Although adjustments have been made to policies and regulations, no increases have been seen in most places with low rates, and some have continued to decline, especially in southern provinces. In the North, the fertility rate is unstable and has increased in some places.
The imbalance in the sex ratio at birth with an excess of boys over girls has become increasingly widespread, both in urban and rural areas.
The golden population may meet the quantity criteria, but not the quality we need in our human resources as labour productivity remains limited. No in-depth research has been carried out to propose solutions and promulgate synchronous mechanisms and policies to promote the advantages of the golden population.
Việt Nam has one of the fastest ageing populations in the world, while socio-economic conditions are not prepared to adapt.
Regarding the quality of the population, the current human development index (HDI) is low and is only improving slowly. The average life expectancy is high but the average number of years of healthy living is low. The rate of maternal deaths, child mortality and malnutrition among children under five years old is still high, with significant disparities across regions.
The stature and physical strength of Vietnamese people has slowly improved. Child marriages and incestuous marriages are still common among some ethnic minorities, while the protection and development of populations of ethnic minorities of less than 10,000 people is limited.
We are also limited in terms of population distribution and migration. Since 1989, migration has been growing, mainly from rural to urban areas. Most migrants are young and female.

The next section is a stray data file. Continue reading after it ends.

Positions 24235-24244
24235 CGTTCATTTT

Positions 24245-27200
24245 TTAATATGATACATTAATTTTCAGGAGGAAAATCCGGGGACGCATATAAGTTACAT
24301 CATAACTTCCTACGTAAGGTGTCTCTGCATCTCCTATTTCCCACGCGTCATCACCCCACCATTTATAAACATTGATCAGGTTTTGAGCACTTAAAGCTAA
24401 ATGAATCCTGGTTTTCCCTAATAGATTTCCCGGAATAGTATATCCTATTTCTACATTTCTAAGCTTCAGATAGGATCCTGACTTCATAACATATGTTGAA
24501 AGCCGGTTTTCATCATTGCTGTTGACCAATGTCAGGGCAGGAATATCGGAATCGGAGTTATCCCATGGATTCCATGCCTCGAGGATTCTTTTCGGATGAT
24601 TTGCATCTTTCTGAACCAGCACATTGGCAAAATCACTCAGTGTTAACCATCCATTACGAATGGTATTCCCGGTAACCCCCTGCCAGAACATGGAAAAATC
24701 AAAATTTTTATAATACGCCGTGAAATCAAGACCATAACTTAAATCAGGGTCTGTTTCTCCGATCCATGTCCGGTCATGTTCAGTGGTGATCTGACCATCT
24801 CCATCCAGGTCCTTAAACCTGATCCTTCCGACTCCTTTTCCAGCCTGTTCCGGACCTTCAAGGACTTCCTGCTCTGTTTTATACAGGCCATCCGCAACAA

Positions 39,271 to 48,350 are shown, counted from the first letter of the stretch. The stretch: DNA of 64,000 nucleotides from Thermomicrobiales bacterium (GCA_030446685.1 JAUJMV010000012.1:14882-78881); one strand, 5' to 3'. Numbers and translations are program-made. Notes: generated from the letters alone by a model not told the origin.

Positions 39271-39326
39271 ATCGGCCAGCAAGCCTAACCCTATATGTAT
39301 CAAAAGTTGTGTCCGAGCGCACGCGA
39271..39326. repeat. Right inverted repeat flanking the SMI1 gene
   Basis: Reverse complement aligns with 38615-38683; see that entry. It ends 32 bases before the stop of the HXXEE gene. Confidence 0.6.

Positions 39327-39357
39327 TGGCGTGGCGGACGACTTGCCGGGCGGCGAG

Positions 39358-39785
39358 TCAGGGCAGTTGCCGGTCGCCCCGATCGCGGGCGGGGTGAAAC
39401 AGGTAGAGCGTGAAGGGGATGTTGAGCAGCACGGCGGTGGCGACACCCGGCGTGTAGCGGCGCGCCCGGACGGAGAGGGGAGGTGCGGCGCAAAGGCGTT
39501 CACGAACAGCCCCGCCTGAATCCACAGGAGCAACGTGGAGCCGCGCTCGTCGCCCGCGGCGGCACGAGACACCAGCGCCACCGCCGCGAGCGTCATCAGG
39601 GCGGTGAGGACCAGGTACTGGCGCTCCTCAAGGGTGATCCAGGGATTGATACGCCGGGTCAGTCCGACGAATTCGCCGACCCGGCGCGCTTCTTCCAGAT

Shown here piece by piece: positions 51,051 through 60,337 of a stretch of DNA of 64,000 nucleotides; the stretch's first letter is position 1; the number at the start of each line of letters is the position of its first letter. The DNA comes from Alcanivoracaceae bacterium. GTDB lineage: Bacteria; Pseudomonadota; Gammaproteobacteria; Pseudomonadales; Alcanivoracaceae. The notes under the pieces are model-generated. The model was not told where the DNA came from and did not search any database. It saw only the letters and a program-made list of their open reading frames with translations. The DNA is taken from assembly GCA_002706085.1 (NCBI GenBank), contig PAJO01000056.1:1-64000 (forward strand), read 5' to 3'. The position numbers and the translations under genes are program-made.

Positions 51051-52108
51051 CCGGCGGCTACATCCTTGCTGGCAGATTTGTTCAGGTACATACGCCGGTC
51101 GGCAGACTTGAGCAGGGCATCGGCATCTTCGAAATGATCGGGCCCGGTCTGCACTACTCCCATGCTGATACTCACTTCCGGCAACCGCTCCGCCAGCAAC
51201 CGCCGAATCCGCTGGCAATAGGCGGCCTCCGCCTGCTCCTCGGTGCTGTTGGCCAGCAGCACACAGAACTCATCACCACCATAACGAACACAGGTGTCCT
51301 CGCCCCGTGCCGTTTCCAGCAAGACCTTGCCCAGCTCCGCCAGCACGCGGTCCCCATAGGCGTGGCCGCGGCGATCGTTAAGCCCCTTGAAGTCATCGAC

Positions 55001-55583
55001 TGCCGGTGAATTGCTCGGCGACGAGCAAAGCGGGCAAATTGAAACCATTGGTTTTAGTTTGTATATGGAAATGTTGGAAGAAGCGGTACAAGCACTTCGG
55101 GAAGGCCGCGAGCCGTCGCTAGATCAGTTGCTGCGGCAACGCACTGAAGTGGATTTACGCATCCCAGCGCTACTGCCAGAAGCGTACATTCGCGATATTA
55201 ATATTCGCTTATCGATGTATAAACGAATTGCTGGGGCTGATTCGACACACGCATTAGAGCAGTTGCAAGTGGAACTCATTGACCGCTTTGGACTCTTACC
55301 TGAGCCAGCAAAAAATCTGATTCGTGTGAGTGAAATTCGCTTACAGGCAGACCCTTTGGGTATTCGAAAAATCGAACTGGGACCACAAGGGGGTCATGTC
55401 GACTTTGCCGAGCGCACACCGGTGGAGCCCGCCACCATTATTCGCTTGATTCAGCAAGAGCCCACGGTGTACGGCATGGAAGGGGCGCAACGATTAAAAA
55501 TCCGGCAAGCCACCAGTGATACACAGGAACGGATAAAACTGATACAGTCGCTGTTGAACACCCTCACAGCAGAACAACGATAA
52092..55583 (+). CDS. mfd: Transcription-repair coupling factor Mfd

Family planning services, counselling, pre-marriage health checkups, screenings, diagnoses, treatment, prenatal and neonatal diseases have not been properly invested in. The network of elderly care in the community and intensive care facilities remains underdeveloped.
We are also facing difficulties in communicating with people about population factors. Most population mechanisms and policies still focus on family planning. The integration of population factors in social and economic development has not received due attention.
What will the General Office for Population and Family Planning do to implement the strategy?
We will co-ordinate with localities to disseminate the strategy from central to grassroots levels. We will regularly provide information on the population for ministries, committees and local governments.
The office will direct and support localities to formulate action plans for 2020-25 to implement the strategy with goals and targets suitable to the local fertility situation, gender imbalance at birth and aging population.
The office is submitting a plan and investing in population work at all levels. We have also suggested that population projects should be incorporated into medium-term public investment plans. — VNS